The effect size of the differences, indicated by ηp2 (partial eta-squared) in Table 6, was very small for most of the interactions. However, the effect size approached “medium” for generation and country on IPA as well as for country on CP. Thus, the answer to RQ3 was: gender did not appreciably affect one’s DCS score, but generation and nationality did affect IPA and CP scores in a significant way.

3.4. Phase 4: Regressions and Modelling

Our fourth research question was focused on the relationship between the four different citizenship factors. In the original DCS study, the authors visualized their five factors as a triangle of ascending factors, with the lower factors as necessary building blocks for the higher factors. In that study, CP (critical perspectives) was at the pinnacle of the triangle, with IPA (Internet political activism), NA (network agency), LGA (local/global awareness), and TS (technical skills) grouped progressively under it. In their revised study [24], the positions of IPA and CP were reversed, showing that IPA is a more-difficult-to-achieve form of digital citizenship. Furthermore, they argued that because IPA requires TS, NA, and CP, but the reverse is not the case, this indicates that these three factors may merely be a means to an end. Indeed, if one understands digital citizenship as principally a political construct, we should not be surprised by the view that IPA is digital citizenship. Using data from our DSC-R, we tried to investigate the validity of this reasoning using hierarchical multiple regression analysis.
The full model of gender, country, generation, TS, NA, and CP to predict IPA (Model 4) was statistically significant (R2 = 0.560, F(6, 1718) = 363.74, p < 0.005, adj. R2 = 0.558). A series of regressions were run to determine the predictive ability of each of these on IPA. By themselves (Model 1), neither gender, nationality, nor TS was statistically significant. However, generation, NA, and CP were statistically significant in the prediction (p < 0.05). Regression coefficients can be found in Table 7.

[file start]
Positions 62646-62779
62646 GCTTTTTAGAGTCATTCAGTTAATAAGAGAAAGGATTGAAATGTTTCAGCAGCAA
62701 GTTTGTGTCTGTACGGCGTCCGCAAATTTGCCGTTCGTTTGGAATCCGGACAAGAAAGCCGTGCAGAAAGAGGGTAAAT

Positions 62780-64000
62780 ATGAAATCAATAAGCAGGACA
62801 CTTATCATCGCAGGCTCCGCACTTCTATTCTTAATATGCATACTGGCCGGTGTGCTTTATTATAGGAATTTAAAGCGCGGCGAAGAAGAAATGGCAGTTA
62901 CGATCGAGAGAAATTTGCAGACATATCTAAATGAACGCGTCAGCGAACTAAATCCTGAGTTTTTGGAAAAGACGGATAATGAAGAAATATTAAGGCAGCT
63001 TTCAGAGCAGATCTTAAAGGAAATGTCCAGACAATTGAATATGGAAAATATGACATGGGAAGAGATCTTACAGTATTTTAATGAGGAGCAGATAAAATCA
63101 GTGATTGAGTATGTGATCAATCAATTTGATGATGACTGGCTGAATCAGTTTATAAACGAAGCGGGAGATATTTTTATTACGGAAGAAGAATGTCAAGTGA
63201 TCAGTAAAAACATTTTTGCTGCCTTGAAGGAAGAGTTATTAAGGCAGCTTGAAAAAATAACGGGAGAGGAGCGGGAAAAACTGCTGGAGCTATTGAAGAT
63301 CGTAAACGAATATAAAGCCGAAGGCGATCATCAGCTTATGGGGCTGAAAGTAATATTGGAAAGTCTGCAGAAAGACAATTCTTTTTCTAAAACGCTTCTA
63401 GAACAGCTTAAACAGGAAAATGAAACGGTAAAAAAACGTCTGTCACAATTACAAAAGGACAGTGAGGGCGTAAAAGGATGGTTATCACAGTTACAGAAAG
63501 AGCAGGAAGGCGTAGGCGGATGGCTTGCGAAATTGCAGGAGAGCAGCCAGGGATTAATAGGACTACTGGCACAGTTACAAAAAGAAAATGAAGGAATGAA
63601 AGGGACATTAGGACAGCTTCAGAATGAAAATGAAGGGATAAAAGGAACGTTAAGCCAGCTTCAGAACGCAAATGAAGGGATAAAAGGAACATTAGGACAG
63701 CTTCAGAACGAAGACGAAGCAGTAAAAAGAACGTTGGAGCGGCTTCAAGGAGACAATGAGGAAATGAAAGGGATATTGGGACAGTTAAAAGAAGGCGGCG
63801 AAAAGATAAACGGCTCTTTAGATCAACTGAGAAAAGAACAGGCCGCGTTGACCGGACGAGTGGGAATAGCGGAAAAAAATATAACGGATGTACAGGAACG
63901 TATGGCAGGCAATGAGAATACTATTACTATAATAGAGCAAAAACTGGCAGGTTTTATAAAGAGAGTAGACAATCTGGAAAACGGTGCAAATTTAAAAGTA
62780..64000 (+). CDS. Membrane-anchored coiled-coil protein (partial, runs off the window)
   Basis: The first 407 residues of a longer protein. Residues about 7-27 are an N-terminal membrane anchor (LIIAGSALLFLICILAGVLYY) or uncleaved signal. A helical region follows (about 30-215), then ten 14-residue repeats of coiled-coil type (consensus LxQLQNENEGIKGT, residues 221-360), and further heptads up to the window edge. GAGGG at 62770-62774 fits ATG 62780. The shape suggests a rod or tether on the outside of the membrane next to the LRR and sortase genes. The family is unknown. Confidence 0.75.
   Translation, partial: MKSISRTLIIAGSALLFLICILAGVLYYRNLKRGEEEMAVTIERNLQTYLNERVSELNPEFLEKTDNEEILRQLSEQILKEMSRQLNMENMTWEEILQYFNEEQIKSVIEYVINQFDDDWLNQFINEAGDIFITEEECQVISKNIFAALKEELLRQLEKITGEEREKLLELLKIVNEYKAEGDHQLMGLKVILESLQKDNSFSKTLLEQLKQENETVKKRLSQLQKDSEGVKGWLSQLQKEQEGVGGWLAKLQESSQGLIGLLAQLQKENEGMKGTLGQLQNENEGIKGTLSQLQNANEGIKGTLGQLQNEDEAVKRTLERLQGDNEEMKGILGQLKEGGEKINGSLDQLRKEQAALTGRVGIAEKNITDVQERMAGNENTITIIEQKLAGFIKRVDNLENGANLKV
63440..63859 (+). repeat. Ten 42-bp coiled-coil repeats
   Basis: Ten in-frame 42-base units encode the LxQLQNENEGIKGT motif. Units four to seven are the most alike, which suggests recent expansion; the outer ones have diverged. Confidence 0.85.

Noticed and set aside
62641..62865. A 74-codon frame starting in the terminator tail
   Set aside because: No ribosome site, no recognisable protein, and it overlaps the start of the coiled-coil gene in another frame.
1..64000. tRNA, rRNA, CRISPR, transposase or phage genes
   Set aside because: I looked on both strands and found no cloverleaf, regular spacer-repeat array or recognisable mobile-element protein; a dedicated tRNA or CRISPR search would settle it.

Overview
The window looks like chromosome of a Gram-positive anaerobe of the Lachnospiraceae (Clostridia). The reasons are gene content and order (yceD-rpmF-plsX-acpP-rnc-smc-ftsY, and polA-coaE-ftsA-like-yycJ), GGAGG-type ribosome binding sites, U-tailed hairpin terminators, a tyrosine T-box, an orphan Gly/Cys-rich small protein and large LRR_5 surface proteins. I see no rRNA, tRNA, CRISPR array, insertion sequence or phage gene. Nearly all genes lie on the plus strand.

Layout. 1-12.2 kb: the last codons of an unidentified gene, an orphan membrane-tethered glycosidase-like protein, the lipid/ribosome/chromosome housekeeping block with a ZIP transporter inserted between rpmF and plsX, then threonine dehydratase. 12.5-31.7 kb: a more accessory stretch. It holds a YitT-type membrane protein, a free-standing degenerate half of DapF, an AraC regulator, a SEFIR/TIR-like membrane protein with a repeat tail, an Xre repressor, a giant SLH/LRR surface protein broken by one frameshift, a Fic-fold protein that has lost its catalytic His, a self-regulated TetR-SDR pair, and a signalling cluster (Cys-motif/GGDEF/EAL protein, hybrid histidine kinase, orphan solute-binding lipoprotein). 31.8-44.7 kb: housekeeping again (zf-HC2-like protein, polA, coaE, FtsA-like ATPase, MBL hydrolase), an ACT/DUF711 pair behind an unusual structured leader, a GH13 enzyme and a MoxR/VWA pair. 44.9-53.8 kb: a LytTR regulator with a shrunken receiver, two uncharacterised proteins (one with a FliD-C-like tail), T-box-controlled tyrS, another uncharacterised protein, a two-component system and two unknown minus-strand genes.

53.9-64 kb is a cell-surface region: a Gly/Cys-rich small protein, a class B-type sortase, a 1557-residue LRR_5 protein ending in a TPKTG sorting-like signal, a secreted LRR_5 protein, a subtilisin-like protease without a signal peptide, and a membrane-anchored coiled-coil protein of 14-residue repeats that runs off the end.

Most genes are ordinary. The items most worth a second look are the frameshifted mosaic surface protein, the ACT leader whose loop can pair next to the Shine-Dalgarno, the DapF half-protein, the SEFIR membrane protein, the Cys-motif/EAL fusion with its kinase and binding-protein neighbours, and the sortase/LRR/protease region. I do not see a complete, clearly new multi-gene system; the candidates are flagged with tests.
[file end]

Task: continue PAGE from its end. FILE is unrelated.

The measures of most importance for the interpretation of any hierarchical multiple regression are R2 (which here represents the variation in IPA explained by the variables) and ∆R2 (which represents how much explanatory power has been added by including additional variables). For instance, in Model 1, the variables gender, nationality, and TS explained less than 1% of the variance in IPA; the addition of the generation variable in Model 2 added 4 more percent. Models 3 and 4 showed that NA and CP provided the most important explanation for IPA scores.
Thus, the answer to RQ4 is that NA and CP together are the most important predictor of being politically active online, while TS is relatively inconsequential. Indeed, our results indicate that those who are most politically active online are those with the highest critical perspective scores; similarly, those who are not politically active online are much more likely to have low critical perspective scores.

4. Discussion

4.1. Revised DCS Improvements

Choi, Glassman, and Cristol [1] reintroduced political questions into the measurement of digital citizenship. Their 26-item scale focused on political behaviours in the online world, moving away from the literacy and behavioural focus seen in earlier digital citizenship measures (e.g., [16]). Our study sought first to validate the original DCS five-factor model and test its reliability across samples drawn from various countries, age groups, and sources. The analysis conducted here revealed a 19-item revised DCS that retained its integrity across age groups, nationalities, and genders.

4.2. Is IPA Equivalent to Digital Citizenship?

Recent citizenship research has focused on the link between a wide range of participation activities and citizenship in general [11,12,13,21,32]. In this literature, citizenship is characterized precisely (and thus measurably) by the types of participation activities citizens engage in. That is, an active citizen is someone who is participating in one or more political participation activities. Or, more concisely, citizenship (digital or not) = political participation (broadly understood).
The taxonomy of Theocharis and Van Deth [32] is especially helpful here. They found that citizens engage (or do not engage) in six distinct forms of political participation activities: voting, digitally networked participation, institutionalized participation, protest, civic participation, and consumerist participation. The IPA (Internet political activism) scale in the DCS is clearly measuring the digitally networked participation identified by Theocharis and Van Deth [32]. The DCS and DCS-R are not measuring citizenship in general because that would have required also measuring these other participation modalities. Instead, we can say digital citizenship = just digitally networked participation (captured as IPA in the DCS).